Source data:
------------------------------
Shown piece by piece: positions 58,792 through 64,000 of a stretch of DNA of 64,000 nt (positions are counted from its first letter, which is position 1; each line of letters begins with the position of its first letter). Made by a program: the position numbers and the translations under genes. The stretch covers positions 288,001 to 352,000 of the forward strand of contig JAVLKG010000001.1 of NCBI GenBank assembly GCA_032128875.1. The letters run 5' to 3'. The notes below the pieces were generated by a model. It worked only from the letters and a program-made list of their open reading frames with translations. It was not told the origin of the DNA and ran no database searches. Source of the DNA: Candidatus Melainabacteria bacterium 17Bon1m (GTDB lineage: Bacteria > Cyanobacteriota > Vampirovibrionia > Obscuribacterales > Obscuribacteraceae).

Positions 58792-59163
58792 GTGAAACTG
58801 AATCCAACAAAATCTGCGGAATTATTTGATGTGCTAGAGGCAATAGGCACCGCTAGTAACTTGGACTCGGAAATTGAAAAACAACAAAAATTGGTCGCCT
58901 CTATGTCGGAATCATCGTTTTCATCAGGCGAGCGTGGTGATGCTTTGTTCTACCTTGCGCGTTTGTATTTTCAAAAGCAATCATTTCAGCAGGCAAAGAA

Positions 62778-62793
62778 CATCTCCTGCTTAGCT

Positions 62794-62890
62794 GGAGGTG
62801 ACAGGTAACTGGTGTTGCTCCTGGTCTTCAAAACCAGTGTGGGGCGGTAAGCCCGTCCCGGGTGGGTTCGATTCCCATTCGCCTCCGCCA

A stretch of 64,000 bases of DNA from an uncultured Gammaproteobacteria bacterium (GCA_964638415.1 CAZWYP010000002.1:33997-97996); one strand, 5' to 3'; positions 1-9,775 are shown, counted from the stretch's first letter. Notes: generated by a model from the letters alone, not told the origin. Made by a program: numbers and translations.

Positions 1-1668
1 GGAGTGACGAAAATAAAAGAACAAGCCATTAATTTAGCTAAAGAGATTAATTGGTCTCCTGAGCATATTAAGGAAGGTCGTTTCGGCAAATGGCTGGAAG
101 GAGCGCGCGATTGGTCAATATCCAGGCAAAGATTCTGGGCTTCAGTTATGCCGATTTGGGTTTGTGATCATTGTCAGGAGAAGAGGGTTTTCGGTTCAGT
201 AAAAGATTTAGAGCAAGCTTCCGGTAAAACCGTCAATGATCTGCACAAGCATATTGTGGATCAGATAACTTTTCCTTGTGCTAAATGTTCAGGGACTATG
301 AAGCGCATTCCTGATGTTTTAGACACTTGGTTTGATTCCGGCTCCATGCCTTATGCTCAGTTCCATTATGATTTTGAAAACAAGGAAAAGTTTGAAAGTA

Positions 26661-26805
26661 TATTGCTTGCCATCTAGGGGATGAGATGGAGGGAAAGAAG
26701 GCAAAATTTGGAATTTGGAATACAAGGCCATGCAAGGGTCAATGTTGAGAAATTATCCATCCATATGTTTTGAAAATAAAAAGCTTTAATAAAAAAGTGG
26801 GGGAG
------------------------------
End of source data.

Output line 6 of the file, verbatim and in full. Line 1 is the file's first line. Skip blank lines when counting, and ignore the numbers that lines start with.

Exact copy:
Positions 62778-62793